My wife and I have been working with Turquoise a good bit in our wood turned works. The project titled “Blue Starburst Bowl” received some great feedback along with a couple requests for a blog on our process of inlaying with natural stone.
Unfortunately we have never set out to formally document our process so we don’t have any photos of intermediate steps. Therefore, I’ll do my best to describe the steps in detail.
First you need something to inlay. We have inlaid pens, wine stoppers, and now bowls. Our first attempts were done on pens and wine stoppers since they are small and easy to experiment with plus, if you mess up you won’t be out much time or money. Pretty much anything can be inlaid with stone as long as there is enough material to carve about a 3/16 to 1/4 inch depth. Running shallower than this will present a couple risks such as filling it up with glue too fast which will result in more gaps between stones. Another risk is if grinding/sanding takes you deeper than expected you could find yourself removing your inlay altogether. Going deeper is fine but you will need more stone and more glue to fill the voids. Deeper is a safer starting point than attempting to go shallow. Depth and glue provide the stone the support it will need to stand up to the grinding process and reduces the chances for stones to be knocked out.
One key step in this part is to seal your wood to prevent staining by the glue. I use some friction wax like Mylands and just ensure it is not in the void you plan to glue the stone.
Type of voids
The easiest, in our opinion, is a simple ring. We started by cutting a 1/4” wide groove in a pen and began experimenting. Our first attempts allowed us to experience the risks of going too shallow or using too much glue described above. Other types of voids include natural cracks, beetle holes, knot holes, etc. The blue star burst on our bowl was done using a dremel to hand carve the void. Note that it is also fun to experiment with building up a glue/stone structure on a base material and then grinding/polishing this into a gem like finish. I did this on the top of a bottle stopper and it came out nice.
Glue and Stone Selection
The glue we use is a clear thin CA glue. Activator is used very lightly (as it will discolor the glue) in cases where the stone work is on the side and at risk of the stones falling out before the glue sets. Pens for example with rings going around the pen require a small touch/spray of activator to set the first couple pieces and then we try to set the rest of the stones in place and apply the glue only when needed. The trick is finding the point where stones can be set and worked in place with a slight stickiness and trying to stay ahead of the glue setting. This reduces the amount of glue you add which helps make sure you don’t fill the void with more glue than stone.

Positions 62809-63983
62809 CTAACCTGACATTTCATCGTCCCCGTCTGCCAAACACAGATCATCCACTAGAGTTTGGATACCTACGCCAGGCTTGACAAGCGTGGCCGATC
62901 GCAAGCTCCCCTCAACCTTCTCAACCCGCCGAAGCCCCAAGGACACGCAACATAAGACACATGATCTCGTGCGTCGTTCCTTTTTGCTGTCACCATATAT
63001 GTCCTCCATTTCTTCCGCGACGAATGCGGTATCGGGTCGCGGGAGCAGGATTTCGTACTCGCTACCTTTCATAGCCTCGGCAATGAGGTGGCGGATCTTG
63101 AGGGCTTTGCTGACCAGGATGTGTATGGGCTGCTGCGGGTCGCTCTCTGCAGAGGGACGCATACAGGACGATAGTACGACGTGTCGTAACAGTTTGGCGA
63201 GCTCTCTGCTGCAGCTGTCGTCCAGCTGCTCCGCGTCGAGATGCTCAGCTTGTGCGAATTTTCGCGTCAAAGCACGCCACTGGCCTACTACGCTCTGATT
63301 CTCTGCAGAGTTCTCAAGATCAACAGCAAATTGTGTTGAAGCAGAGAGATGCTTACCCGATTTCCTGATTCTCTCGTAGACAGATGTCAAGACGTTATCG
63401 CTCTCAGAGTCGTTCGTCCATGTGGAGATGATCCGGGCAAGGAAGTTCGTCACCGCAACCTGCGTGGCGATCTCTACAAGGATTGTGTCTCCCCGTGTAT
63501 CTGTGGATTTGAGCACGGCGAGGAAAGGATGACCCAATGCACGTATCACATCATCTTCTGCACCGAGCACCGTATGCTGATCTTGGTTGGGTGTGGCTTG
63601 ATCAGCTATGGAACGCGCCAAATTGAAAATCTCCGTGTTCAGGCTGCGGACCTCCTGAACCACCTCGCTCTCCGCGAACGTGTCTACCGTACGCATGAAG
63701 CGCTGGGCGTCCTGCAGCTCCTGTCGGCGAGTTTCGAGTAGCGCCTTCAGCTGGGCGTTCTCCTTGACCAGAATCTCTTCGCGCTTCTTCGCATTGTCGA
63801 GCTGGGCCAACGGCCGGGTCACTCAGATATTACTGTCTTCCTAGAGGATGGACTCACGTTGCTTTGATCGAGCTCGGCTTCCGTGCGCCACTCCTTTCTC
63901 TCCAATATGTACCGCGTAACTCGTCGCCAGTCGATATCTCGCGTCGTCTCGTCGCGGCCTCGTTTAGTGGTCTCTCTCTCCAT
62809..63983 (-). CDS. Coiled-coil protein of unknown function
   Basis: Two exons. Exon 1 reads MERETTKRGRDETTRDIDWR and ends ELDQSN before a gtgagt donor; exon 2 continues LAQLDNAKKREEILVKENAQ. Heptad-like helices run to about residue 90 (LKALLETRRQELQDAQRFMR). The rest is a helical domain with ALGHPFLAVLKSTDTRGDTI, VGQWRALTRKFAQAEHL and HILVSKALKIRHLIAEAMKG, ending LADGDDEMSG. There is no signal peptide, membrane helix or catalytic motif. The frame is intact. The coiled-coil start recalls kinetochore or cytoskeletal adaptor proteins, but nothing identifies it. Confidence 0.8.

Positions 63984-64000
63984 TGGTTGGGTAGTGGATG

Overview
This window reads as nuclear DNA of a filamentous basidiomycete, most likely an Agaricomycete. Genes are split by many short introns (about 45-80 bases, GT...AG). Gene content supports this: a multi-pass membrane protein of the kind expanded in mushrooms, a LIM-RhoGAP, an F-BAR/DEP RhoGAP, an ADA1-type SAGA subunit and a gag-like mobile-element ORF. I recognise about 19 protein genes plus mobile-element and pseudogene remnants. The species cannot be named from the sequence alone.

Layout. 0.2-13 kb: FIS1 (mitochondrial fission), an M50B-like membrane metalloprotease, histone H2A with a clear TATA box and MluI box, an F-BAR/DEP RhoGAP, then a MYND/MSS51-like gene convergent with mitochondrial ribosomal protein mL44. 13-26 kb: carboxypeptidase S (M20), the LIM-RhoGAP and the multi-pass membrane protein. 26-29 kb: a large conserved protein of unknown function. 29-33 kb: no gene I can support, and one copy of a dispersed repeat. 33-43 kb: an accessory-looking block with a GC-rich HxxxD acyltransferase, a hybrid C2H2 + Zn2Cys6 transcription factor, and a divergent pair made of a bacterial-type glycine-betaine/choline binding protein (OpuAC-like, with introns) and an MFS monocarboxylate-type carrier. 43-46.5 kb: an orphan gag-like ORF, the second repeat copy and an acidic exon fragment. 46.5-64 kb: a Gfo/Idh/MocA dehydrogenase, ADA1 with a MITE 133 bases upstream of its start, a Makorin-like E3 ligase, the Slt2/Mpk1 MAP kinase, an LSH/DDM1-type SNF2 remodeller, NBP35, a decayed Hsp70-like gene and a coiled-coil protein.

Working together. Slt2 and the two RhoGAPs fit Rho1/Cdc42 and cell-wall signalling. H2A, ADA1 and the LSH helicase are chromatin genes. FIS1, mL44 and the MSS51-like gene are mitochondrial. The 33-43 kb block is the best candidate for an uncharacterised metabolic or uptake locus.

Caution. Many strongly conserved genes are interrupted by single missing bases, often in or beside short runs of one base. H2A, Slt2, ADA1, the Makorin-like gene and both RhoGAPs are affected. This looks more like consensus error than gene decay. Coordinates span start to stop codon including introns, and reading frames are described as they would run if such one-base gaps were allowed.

We have found that stone selection is important as well. This is still a point of experimentation but generally choosing the largest stone that fits will require smaller stones/chips/dust to be worked in to fill the gaps. My wife who does all the stone inlay continues to refine this technique and we are still learning. Using just stone dust seems to yield a duller look whereas using only large sized stones yields large gaps between stones. Best advice is to just start experimenting and share what you learn!
When you are done gluing in stone the work should look like you have rock candy on it and above the grade/level of the base material. The goal is to bring all the portions of the void inlaid with stone above the surface such that you are grinding the stone down to the surface.
Once the glue is dry we can start grinding down the stone. Different stones have different levels of hardness and turquoise, while not the hardest, is also not soft. I use a steel flat file to grind the stone. I start with about 1000 rpm on the lathe and use the tool rest for support. Consider all points of general lathe safety and remember to watch fingers, eyes, ears, and airways. The file will also eat into your tool rest so please keep this in mind. I start with a gentle approach and move the file slowly into the work until it starts making contact with the stones. You don’t want to get too aggressive because you will risk knocking out stones and having to repeat the above section. Remember patience in this part of the process.
As you grind your way down I like to stop about 1/16” above the surface and check for a few things. First, check to see if any stones were knocked out and need filling. If so, use the same process as above and select appropriate sized stones. We generally go to small chips/dust. Second, see if any gaps need filling with glue. I generally just put a healthy coat of CA glue on at this point to make sure all the little cracks and chips are filled solid. If not they tend to be filled with saw dust and or stone dust making the work look a little dirty. Finally check to see if the work is grinding evenly. With the file bouncing on the work you can have “waves” form in the grinding process from the tool chatter. I increase the speed of the lathe to work that out and even it up.
Now back to grinding and take it all the way to the surface. Don’t be shy. Get the wood with the file too!
Sanding and Finishing
At this point you can finish your work like any other. I start with an 80 grit sand paper and then work all the way up to 800 or 1000 grit. If I find that there are still little cracks and chips filling up with dust then I blow it out with compressed air and use a little mineral oil and a cloth to clean it up. Finally I finish it off with a 3 stage buffing system or just continue with Mylands friction wax or mineral oil.
Good luck and enjoy!